Russia is on the front line in the struggle against terrorism. But does it have any answers?

The damaged train carriage at Technological Institute metro station in Saint Petersburg on Monday, after the bomb attack which killed ten people (Getty)

After the recent terrorist attack on the Saint Petersburg underground, the Archbishop of Moscow published a short but eloquent statement which sums up the Christian response concisely and eloquently: “Together with all faithful Catholics and believers of other faiths and religions, I turn to God with a burning prayer for deliverance of Russia and the world from the curse of terrorism.”

For the last few years the “curse of terrorism” has not made itself felt on Russian soil, though in the decades before that, the Russians have suffered more than almost anyone from terrorist attacks. Let’s not forget the Beslan school siege in 2004, nor the Moscow theatre hostage takings in 2002, or the more recent shooting down of a Russian airliner over Sinai in 2015. At the same time, we have to remember the context of these outrages (which is not to make excuses for them): namely Russia’s wars in Chechnya, and its recent involvement in Syria. Russia can with good reason see itself on the front line in the struggle against global Islamic terror. In this light, incidents like the child beheading in Moscow in 2016 seem even more sinister.

It is thought that the perpetrator of the latest outrage is a Russian citizen born in one of the former Soviet republics in central Asia. This should remind us that the Russian Federation has a large population of people from the former Soviet territories in central Asia, as well as a large Russian-speaking population that is either professedly Muslim or from a Muslim background. The first category may account for 5% of the population, but if one includes those who are “ethnically” Muslim, that is descended from people who were once Muslim, and in some way culturally Muslim still without being religiously observant, the percentage may well be much higher. This latter grouping may well represent a fertile constituency for those who are looking to radicalise them. No wonder the Daily Telegraph is asking: “Is Islamist terror returning to Russia?” Did it in fact ever go away?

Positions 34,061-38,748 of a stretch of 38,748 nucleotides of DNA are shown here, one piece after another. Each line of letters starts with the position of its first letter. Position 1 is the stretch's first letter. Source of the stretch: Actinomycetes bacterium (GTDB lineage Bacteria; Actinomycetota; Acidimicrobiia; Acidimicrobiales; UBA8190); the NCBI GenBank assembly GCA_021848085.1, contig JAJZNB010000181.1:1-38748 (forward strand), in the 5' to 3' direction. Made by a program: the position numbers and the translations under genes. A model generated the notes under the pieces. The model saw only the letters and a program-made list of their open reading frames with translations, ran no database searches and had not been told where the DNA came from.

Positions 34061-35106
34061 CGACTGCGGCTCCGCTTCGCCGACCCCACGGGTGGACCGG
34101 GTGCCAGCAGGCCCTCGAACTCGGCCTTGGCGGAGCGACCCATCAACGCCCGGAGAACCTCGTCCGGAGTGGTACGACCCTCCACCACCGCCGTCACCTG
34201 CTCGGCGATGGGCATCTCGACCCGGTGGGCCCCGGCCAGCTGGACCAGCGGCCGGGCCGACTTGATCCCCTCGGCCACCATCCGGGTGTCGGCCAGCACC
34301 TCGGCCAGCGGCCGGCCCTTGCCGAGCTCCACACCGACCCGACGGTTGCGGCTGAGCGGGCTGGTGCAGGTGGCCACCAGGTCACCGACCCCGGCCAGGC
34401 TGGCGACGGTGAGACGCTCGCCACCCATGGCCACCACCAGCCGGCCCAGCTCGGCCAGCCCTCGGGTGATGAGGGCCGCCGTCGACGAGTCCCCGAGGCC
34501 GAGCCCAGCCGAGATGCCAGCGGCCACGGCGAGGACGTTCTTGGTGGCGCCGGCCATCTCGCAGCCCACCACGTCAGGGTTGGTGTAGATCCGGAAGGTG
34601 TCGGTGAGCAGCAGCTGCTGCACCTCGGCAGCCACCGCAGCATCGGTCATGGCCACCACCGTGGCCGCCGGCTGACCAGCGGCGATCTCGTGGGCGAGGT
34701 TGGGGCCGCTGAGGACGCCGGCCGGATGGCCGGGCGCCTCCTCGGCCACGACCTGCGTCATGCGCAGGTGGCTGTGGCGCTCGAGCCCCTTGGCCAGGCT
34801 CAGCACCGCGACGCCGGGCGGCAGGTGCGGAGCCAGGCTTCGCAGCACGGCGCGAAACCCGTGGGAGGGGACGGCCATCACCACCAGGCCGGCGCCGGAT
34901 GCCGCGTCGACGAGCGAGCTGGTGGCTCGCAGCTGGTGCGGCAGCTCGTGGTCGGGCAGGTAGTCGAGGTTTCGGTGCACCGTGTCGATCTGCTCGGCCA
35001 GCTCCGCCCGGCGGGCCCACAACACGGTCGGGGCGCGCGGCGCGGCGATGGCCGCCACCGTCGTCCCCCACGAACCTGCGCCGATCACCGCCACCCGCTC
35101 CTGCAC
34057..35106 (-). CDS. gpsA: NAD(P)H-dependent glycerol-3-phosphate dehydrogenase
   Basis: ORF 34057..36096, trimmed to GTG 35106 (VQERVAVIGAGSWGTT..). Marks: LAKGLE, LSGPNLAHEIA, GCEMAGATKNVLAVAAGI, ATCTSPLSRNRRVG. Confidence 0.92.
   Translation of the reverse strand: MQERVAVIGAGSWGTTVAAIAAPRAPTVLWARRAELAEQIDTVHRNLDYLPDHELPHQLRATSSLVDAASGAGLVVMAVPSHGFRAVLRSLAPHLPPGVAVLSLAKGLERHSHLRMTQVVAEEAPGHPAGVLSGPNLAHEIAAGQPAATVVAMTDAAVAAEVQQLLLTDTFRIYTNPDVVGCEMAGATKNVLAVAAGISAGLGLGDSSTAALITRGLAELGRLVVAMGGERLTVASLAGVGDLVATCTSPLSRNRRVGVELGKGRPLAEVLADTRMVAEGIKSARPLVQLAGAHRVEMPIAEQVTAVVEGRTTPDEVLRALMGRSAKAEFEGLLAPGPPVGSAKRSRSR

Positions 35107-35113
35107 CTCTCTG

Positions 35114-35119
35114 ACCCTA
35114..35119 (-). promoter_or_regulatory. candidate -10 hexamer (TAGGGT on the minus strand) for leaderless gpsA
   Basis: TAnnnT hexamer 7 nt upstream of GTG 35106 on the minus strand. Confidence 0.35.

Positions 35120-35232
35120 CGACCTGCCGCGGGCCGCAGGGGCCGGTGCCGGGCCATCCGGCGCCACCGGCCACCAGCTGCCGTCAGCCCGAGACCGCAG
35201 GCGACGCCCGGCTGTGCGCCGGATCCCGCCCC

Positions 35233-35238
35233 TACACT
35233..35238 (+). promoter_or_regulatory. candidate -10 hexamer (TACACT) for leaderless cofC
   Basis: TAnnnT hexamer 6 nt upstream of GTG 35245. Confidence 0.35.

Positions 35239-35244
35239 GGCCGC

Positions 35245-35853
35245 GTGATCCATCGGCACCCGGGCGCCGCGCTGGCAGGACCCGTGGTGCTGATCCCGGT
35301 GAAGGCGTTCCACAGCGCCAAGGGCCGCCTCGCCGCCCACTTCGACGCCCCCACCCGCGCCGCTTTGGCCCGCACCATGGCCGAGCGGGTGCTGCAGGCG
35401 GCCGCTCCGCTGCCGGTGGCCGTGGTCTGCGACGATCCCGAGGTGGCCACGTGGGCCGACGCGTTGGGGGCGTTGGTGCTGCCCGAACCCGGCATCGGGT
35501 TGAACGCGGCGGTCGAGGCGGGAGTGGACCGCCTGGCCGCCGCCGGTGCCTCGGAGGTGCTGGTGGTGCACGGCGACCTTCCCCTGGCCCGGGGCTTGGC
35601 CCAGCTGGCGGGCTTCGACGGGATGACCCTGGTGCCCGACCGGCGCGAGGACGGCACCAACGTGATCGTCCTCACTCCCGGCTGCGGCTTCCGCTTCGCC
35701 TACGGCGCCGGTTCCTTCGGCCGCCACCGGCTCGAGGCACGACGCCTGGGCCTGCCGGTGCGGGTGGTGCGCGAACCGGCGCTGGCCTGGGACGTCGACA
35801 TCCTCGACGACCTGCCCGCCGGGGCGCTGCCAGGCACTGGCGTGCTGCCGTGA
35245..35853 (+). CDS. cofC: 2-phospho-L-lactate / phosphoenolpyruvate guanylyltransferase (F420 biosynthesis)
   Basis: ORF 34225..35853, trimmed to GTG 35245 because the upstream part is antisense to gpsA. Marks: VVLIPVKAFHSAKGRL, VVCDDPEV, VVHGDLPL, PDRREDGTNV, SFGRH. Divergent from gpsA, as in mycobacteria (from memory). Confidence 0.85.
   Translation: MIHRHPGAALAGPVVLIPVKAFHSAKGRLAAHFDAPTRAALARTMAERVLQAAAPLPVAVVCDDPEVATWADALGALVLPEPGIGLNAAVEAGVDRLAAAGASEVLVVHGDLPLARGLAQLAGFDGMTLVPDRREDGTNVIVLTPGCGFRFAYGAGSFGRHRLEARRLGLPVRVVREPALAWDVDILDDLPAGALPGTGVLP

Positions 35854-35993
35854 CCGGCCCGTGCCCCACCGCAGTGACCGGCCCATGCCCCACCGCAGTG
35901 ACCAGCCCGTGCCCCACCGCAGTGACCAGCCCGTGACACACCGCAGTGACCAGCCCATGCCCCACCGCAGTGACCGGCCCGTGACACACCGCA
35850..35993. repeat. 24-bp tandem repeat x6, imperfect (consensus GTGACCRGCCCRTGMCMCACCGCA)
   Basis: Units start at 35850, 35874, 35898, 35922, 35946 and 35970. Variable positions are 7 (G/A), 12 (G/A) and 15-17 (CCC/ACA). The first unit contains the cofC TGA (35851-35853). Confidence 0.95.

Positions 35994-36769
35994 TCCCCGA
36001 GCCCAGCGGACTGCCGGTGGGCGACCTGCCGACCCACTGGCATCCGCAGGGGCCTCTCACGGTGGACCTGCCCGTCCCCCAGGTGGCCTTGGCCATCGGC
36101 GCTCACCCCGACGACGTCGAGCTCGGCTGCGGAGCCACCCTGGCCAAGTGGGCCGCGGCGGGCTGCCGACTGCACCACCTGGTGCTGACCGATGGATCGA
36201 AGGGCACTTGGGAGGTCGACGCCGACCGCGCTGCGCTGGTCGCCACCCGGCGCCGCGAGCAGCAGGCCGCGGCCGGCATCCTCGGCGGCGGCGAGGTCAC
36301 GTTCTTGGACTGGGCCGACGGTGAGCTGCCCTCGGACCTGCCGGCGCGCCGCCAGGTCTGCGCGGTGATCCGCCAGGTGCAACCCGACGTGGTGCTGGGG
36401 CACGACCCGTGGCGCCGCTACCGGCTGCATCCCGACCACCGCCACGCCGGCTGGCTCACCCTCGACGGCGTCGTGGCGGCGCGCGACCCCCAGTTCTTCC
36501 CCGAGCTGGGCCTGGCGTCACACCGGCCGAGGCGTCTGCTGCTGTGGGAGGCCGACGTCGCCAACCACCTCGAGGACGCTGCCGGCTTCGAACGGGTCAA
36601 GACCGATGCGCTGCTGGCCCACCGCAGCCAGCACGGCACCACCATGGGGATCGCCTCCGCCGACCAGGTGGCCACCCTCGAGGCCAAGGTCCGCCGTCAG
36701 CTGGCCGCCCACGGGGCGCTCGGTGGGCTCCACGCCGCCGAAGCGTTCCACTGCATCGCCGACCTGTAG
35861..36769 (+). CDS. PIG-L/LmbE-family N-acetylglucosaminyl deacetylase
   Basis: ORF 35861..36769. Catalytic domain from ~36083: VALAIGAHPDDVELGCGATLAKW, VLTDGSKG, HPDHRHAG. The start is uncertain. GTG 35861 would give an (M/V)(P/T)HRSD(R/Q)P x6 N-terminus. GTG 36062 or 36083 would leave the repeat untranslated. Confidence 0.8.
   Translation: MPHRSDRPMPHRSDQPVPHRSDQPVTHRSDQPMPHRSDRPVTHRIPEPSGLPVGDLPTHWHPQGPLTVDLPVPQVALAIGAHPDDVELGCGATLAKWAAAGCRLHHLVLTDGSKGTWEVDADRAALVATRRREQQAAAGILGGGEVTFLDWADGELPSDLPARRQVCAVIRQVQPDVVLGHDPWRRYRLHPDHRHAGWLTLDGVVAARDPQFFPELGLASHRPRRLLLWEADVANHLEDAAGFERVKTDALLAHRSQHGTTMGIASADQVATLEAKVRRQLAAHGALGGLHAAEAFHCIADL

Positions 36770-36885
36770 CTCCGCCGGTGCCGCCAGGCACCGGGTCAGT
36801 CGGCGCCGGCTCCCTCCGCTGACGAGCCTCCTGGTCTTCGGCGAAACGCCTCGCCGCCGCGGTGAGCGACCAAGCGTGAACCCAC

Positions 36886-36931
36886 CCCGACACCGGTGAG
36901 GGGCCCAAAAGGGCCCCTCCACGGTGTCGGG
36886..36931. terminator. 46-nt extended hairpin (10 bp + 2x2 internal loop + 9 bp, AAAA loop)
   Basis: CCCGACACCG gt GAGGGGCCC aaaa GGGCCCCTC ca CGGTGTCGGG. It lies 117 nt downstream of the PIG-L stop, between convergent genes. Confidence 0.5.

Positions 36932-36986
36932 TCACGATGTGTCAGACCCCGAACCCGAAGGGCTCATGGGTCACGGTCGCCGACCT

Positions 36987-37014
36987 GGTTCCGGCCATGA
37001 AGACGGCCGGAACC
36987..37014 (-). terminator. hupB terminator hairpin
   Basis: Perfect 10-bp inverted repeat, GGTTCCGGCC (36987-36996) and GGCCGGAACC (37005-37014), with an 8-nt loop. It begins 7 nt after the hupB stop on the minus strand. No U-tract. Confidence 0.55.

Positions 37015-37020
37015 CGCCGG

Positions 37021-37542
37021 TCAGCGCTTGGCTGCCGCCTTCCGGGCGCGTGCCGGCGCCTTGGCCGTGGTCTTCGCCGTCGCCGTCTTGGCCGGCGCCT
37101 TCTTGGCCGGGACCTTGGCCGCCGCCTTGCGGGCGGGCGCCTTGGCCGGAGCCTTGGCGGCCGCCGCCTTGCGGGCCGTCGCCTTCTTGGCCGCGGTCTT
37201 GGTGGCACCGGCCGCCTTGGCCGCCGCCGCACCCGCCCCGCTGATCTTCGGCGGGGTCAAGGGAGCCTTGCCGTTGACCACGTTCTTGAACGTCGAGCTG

Can the response from Mr Putin and his government, whatever it turns out to be, have a positive effect? No one so far has crafted a successful strategy in dealing with terrorism of this type, and it is doubtful, to say the least, that Putin will succeed where others have failed. But given the demographic situation of Russia, and the sleeping giant of its Muslim population, the situation does not look good. Things may well get worse before they get better.

Mr Putin has fought several wars but none has resulted in outright victory, the war in Syria being the latest example. Syria is now relatively quiet, but hardly stable, and certainly not on the road to recovery. The Assad regime may well have bought itself some time, as it did once before, but in the long term its future must be bleak.

The nightmare of terrorism has certainly not gone away, and this latest attack in Saint Petersburg shows us the failure of the Putin strategy in Syria and in the “near abroad”. After all, the idea of engagement in Syria was to “fight them there, rather than at home”. The opposite may have happened: the Syrian involvement may have radicalised previously quiet people at home. However, given that no one has a better strategy, we are likely to see more of the same. Poor Russia. Poor us.